The seed treatment should be done by soaking the seeds in water for 8 hours and then treating them with rhizobium culture (600 g per hectare) or carbendazim (2 g per kg of seed) or thiram (3 g per kg of seed) to enhance germination, nodulation, and disease resistance. The sowing should be done by broadcasting or drilling method at a depth of 3 to 4 cm and a spacing of 30-45 cm between rows and 10-15 cm between plants. The sowing time for summer green gram cultivation is from mid-March to mid-April in North India and from January to February in South India.

Irrigation Management in Summer

Irrigation is the application of water to the soil for crop growth and development. The frequency, rate, amount, and time of irrigation are different for different crops, types of soil, and seasons. Summer crops need a higher amount of water as compared to winter. Green gram is a short-duration legume crop that can be grown in summer as well as rainy season. It is also known as mung bean or moong dal. Rich in protein, fiber, minerals, and vitamins.

It is used for human consumption as well as animal feed. It also helps improve soil fertility by fixing atmospheric nitrogen. The irrigation requirement of green gram depends on the soil type, climate, crop stage, and rainfall. Generally, green gram needs 4-5 irrigations during its growth period. The first irrigation should be done when about 20-25% of plants have germinated or about 20 days after sowing.

The second irrigation should be done at the time of flowering, which is about 35-40 days after sowing. The third irrigation should be done at the pod formation stage, which is about 50-55 days after sowing. The fourth irrigation should be done at the pod-filling stage, which is about 65-70 days after sowing. The fifth irrigation may be given if there is no rainfall during the pod maturation stage, which is about 80-85 days after sowing.

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Heap of Beans

The amount of water applied per irrigation should be sufficient to wet the root zone of the crop, which is about 30-40 cm deep. The rate of water application should be adjusted according to the soil infiltration capacity and water holding capacity. The irrigation interval should be based on the soil moisture depletion and crop water requirement. The irrigation method should be suitable for the soil type, topography, water availability, and crop geometry. The common methods of irrigation for green gram are furrow irrigation, basin irrigation, sprinkler irrigation, and drip irrigation.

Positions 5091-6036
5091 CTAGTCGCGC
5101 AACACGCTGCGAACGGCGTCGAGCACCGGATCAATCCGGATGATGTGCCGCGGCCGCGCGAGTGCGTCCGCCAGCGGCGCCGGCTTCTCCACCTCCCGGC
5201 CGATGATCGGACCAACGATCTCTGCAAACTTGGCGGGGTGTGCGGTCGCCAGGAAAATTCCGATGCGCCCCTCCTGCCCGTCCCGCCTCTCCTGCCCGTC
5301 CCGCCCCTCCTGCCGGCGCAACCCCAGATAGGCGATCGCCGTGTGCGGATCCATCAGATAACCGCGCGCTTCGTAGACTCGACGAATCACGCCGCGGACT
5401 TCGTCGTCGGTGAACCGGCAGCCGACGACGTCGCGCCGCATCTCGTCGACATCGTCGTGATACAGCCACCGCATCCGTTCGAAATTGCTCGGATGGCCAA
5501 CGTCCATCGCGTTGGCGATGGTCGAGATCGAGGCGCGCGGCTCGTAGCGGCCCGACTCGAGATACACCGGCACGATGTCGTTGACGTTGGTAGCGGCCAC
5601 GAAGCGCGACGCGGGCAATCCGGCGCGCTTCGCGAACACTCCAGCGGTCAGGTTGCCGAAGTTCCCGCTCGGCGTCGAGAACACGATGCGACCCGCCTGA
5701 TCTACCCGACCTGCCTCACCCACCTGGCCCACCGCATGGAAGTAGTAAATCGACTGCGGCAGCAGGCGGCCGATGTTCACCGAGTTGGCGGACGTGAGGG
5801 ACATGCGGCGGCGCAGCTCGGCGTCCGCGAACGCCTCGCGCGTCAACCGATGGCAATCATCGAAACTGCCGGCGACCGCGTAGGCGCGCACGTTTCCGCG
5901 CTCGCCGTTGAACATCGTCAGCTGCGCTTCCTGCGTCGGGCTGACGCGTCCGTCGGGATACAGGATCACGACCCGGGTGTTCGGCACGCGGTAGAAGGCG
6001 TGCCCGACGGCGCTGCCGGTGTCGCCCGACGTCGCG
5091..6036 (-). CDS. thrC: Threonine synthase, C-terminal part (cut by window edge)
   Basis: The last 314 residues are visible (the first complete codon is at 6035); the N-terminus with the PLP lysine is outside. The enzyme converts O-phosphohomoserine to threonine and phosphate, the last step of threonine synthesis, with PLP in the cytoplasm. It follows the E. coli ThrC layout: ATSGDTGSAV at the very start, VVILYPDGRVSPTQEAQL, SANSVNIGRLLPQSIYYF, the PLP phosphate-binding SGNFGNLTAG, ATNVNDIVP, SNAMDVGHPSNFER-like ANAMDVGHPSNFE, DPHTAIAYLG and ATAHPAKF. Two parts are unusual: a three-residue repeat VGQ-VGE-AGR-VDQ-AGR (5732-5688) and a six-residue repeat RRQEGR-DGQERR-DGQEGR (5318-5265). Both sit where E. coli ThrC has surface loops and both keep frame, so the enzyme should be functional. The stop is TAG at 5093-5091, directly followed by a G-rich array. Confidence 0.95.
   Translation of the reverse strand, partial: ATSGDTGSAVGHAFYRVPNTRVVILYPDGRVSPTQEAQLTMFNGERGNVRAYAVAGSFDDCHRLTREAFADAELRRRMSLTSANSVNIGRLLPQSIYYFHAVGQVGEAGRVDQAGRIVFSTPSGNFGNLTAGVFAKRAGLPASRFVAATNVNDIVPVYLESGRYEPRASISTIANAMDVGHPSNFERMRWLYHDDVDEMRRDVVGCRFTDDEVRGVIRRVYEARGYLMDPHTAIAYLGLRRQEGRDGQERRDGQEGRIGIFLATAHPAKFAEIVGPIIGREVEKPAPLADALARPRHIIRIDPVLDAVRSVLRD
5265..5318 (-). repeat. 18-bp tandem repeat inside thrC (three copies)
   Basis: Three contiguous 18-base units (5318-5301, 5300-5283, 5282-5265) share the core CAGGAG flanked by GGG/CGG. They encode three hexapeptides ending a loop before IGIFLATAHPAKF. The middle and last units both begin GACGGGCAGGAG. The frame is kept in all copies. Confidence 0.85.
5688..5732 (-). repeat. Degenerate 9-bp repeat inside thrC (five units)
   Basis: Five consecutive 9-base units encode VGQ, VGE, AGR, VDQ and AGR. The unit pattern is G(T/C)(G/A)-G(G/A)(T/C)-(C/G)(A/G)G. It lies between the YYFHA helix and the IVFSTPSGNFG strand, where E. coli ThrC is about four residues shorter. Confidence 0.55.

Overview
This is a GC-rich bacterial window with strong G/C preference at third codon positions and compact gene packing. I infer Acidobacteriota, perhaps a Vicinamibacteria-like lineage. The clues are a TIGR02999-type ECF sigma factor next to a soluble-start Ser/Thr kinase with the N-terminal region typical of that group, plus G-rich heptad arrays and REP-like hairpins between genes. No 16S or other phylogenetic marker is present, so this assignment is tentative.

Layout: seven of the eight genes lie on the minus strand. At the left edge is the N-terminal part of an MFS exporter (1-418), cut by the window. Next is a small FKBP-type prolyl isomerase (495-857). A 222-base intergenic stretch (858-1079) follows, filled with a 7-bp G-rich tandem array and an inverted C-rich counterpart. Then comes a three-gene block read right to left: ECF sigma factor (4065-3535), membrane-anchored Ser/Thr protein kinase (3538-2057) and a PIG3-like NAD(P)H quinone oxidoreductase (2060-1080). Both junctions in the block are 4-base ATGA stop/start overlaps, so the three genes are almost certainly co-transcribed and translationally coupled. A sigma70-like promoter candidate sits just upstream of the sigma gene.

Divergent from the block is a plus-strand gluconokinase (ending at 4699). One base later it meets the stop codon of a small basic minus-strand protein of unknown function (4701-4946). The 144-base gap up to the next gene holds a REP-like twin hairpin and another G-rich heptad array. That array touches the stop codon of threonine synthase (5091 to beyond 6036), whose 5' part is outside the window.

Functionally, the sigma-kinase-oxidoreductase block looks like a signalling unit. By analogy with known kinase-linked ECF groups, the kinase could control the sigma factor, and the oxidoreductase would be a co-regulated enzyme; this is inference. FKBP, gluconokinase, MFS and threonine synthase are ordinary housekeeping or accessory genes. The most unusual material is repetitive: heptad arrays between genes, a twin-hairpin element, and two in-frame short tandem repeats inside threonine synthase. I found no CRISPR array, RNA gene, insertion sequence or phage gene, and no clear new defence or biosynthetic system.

Pest and Disease Management

Green gram cultivation faces a myriad of challenges posed by various pests and diseases, each capable of significantly reducing yield and quality. Among the prominent adversaries is the Gram pod borer, known for its polyphagous appetite attacking leaves, buds, flowers, and pods, causing considerable damage and a potential 50% yield loss when unchecked. Another formidable foe is the Spotted pod borer, inflicting up to 30% yield loss by weaving its destructive web on buds, flowers, and pods.

The Spiny pod borer targets green gram pods, leaving longitudinal slits and compromising seed quality, with a potential yield loss of 20% in its wake. The blue butterfly and grass blue butterfly pose threats by causing leaf skeletonization and flower drop, respectively, leading to yield losses of up to 15% and 10%. The Bihar hairy caterpillar contributes to a 10% yield loss through defoliation and reduced plant vigor.

Stem fly, Pod weevil, Bean aphid, Leaf hopper, Podfly, Lablab bug, Whitefly, Thrips, and Blister beetle collectively present a multifaceted assault on green gram, each contributing to yield losses ranging from 10% to 15%. These pests manifest in various forms, targeting stems, pods, flowers, and leaves, with diverse modes of infestation.

Nematodes, including Cyst nematode and Root-knot nematode, invade green gram roots, forming galls or cysts and impeding nutrient and water uptake, potentially causing significant 50% yield losses if uncontrolled.

Anthracnose, Bacterial leaf blight, Cercospora leaf spot, Powdery mildew, Root rot and leaf blight, Rust, and Macrophomina blight are some of the diseases at the end of the list. These can each cause up to 50%, 50%, 30%, 30%, 30%, and 30% yield loss, respectively. These diseases affect leaves, stems, pods, and roots, displaying symptoms like lesions, blights, and wilting. Effective management strategies are imperative to safeguard green gram crops from this array of threats. Implementing integrated pest management, employing resistant varieties, and timely application of fungicides and pesticides.